A homework assignment on consumerism for an 8-year-old girl leaves her mother shocked and bewildered. Our correspondent, the mother, has the story.
It was one of ‘those’ days about three weeks ago, when my 8-year old daughter duly informed me that I was assigned some of her school homework. After a long day at work, I marvelled at the way she coolly delegated her homework to me. And I thought that only my office boss could delegate work to me. What a fallacy!
My homework that night was to log into my Internet connection and access a website listed in the following textbook:
Bahasa Melayu Tahun 2
Buku Teks, Jilid 2
Dewan Bahasa dan Pustaka (2006)
Authors: Abdul Jalil bin Othman and Faizul Mashura binti Ismail
Editors: Zaleha binti Hussain & Fazilah binto Mohamedeni
According to my daughter, the class teacher had asked those who had an Internet connection at home to access the site and discuss the online content the next day. There seemed to be no other specific instructions. After taking a look at the website address, my gut feeling told me that something was amiss.
So I decided to access the site without the presence of my daughter. A good thing that I followed my gut feeling for lo and behold, the website address pointed to various pornographic sites. I double-checked, used a different web browser, called up another parent (who did not do the homework), and rang a friend. Everyone who accessed the website address reconfirmed my discovery. What was supposed to be a website on consumerism (Fomca) turned out to be X-rated.
Trying to convince my daughter that the ‘anglefire’ website was “invalid” was another challenge in itself. She insisted that I show her the “invalid” message displayed on the website and I had to concoct creative excuses to assure her that it was perfectly okay not to complete her ‘homework’ that night. I know that I did not convince her totally. In retrospect, I am just thankful that I did not have to explain the birds and the bees prematurely to her had I let her surf on her own.
Soon after, I duly informed the school about this grave error. Armed with the textbook, I insisted on the Senior Assistant (who was the most senior person in the office at that time) accessing the website according to what was printed in the textbook. I told him that I could not explain the problem unless he sees the website like how I saw it.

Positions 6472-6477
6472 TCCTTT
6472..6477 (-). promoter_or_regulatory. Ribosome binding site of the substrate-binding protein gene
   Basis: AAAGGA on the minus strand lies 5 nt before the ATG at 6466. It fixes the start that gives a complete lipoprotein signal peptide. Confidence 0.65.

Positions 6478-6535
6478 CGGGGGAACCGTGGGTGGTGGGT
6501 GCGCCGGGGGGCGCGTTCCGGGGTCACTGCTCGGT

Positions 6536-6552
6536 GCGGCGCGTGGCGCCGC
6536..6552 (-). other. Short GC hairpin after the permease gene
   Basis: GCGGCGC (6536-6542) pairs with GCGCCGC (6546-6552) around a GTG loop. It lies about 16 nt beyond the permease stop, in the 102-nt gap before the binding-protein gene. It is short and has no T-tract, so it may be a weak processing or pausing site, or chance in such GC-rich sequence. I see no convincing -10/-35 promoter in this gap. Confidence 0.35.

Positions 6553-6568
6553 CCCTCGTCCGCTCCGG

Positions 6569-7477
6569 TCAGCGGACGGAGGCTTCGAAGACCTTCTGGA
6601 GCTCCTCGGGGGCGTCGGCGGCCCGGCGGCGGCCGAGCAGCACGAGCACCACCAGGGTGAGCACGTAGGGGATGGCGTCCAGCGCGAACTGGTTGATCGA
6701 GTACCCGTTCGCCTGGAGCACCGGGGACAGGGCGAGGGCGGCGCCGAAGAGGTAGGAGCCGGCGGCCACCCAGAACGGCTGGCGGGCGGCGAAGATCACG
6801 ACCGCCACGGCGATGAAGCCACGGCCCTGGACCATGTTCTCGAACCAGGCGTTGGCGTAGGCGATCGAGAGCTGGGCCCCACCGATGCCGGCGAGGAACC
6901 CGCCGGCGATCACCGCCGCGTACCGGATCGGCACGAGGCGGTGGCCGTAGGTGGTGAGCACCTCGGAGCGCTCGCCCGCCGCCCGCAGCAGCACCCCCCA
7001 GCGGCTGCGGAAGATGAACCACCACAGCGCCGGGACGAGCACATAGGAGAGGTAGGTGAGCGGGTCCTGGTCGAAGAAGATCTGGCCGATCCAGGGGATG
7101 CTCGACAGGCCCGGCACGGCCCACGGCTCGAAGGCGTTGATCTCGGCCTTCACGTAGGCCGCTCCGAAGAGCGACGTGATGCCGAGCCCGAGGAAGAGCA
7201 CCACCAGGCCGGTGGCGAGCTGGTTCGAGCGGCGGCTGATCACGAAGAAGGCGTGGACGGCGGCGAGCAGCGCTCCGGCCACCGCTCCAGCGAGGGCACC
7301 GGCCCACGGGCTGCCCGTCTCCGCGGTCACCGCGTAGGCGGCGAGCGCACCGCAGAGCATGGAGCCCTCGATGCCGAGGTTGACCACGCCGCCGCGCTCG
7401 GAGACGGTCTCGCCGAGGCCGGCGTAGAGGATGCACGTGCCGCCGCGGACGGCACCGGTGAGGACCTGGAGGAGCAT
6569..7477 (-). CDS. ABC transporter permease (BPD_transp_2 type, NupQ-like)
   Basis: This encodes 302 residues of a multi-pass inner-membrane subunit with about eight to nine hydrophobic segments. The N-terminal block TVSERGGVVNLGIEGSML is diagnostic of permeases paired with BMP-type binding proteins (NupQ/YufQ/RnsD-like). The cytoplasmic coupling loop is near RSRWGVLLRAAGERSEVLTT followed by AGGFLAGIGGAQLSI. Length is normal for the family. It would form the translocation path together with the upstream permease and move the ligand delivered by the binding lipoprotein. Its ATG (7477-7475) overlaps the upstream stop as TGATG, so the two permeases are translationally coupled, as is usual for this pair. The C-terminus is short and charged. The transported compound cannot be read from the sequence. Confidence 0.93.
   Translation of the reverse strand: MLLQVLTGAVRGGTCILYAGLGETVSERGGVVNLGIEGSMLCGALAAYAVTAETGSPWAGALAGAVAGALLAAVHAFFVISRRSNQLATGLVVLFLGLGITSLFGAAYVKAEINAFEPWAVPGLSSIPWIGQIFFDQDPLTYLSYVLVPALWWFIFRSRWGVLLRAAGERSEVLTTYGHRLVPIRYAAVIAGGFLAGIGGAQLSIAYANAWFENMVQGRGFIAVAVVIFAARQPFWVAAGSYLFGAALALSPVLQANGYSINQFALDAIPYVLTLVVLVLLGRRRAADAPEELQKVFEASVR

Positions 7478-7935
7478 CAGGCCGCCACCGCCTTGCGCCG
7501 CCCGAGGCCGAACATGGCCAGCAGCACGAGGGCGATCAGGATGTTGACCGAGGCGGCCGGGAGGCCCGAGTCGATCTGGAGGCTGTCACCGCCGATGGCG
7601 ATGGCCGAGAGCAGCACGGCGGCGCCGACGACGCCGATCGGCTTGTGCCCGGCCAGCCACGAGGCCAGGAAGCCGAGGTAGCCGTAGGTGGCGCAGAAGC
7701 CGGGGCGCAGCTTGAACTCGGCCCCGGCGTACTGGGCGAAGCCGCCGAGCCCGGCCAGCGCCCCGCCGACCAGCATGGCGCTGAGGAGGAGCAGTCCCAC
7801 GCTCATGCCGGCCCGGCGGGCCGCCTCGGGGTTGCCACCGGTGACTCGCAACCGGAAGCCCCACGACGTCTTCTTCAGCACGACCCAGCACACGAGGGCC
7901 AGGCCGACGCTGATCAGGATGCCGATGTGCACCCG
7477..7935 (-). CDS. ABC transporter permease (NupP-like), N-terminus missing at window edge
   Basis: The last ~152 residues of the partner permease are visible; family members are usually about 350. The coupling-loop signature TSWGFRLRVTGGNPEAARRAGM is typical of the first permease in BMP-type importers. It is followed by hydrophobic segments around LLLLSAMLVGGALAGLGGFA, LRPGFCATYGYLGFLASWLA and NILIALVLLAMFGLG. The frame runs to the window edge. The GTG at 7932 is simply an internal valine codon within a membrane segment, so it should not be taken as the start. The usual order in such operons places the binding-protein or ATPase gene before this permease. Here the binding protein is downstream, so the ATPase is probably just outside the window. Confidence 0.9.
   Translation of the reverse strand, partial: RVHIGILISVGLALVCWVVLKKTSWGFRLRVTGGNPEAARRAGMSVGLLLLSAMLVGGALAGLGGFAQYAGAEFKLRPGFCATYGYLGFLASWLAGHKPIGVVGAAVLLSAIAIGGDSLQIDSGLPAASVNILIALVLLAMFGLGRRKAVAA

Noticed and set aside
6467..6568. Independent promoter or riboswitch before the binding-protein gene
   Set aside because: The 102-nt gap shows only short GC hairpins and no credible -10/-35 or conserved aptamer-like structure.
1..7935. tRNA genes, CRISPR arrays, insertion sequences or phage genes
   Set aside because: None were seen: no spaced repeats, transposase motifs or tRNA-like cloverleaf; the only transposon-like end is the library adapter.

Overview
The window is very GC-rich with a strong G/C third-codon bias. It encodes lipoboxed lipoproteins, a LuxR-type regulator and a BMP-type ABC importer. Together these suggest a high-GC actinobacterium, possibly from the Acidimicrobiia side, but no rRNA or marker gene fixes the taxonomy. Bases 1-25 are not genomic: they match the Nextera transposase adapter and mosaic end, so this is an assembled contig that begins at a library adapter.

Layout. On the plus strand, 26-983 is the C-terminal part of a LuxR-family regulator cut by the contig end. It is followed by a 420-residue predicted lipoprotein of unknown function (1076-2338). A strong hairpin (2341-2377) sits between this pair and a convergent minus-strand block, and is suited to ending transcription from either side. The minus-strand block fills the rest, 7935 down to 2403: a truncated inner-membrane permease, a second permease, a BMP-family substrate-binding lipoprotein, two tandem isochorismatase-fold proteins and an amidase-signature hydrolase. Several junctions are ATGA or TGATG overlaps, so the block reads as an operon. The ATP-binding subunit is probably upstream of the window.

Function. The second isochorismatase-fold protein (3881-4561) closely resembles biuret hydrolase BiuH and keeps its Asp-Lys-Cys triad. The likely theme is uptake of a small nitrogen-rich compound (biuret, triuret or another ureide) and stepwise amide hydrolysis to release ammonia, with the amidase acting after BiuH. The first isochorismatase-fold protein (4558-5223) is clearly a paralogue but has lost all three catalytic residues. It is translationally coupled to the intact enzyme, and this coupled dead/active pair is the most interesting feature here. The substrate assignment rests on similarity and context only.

He seemed taken aback with the colourful display of images and links. He took a second look and perhaps, a third. He then looked at me and said “Alamak, ini kinky punya website!” (Whoever said the standard of English is low in 1Malaysia…. ‘kinky’ was in his vocabulary list!).
And my response was “Ya la, Encik, dan ini homework untuk darjah dua. Ini masalah besar.” Up to now, I cannot figure out the teaching methodology of this class teacher.
Two hours after I was at the school, the headmaster rang me to explain the actions that he had taken. The Education Ministry and also Dewan Bahasa dan Pustaka had been informed. Personally, I am not convinced that anything will be done effectively. The text book is still with my daughter. Malaysia’s censorship board should be activated and be kept busy blacking out the website address from this text book nation-wide. They have demonstrated their great “blacking-out” skills with magazines like TIME.
It was so ironic reading an article in the Star (17 August, page N8) titled ‘Need for sex education to combat social ills, says council (Malaysian Council for Child Welfare)’. There is a renewed interest in sex education due to more cases of baby dumping. It makes me wonder if the website link provided is part of a brilliant, if peverse, plan for sex education for 8-year old school children in 1Malaysia.
(Note: The real Fomca website is at http://fomca.org.my/, but presumably prior to that, they used a free web-hosting site, which can be found at http://www.angelfire.com/me/fomca/. But in the text book, a typo in ‘angelfire’ proved disastrous and points the surfer to a porn site.)
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